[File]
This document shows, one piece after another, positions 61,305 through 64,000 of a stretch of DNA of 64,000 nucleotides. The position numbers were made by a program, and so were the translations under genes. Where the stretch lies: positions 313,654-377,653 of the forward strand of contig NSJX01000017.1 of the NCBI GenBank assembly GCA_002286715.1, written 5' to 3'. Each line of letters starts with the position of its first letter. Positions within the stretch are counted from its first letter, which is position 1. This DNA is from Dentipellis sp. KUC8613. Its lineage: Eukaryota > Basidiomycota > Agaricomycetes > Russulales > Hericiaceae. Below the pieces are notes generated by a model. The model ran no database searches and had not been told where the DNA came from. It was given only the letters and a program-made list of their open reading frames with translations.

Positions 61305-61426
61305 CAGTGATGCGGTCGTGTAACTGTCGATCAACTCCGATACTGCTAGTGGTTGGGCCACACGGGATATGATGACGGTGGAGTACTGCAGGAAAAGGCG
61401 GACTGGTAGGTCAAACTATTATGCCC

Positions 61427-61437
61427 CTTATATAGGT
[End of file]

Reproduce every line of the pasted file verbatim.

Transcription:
This document shows, one piece after another, positions 61,305 through 64,000 of a stretch of DNA of 64,000 nucleotides. The position numbers were made by a program, and so were the translations under genes. Where the stretch lies: positions 313,654-377,653 of the forward strand of contig NSJX01000017.1 of the NCBI GenBank assembly GCA_002286715.1, written 5' to 3'. Each line of letters starts with the position of its first letter. Positions within the stretch are counted from its first letter, which is position 1. This DNA is from Dentipellis sp. KUC8613. Its lineage: Eukaryota > Basidiomycota > Agaricomycetes > Russulales > Hericiaceae. Below the pieces are notes generated by a model. The model ran no database searches and had not been told where the DNA came from. It was given only the letters and a program-made list of their open reading frames with translations.

Positions 61305-61426
61305 CAGTGATGCGGTCGTGTAACTGTCGATCAACTCCGATACTGCTAGTGGTTGGGCCACACGGGATATGATGACGGTGGAGTACTGCAGGAAAAGGCG
61401 GACTGGTAGGTCAAACTATTATGCCC

Positions 61427-61437
61427 CTTATATAGGT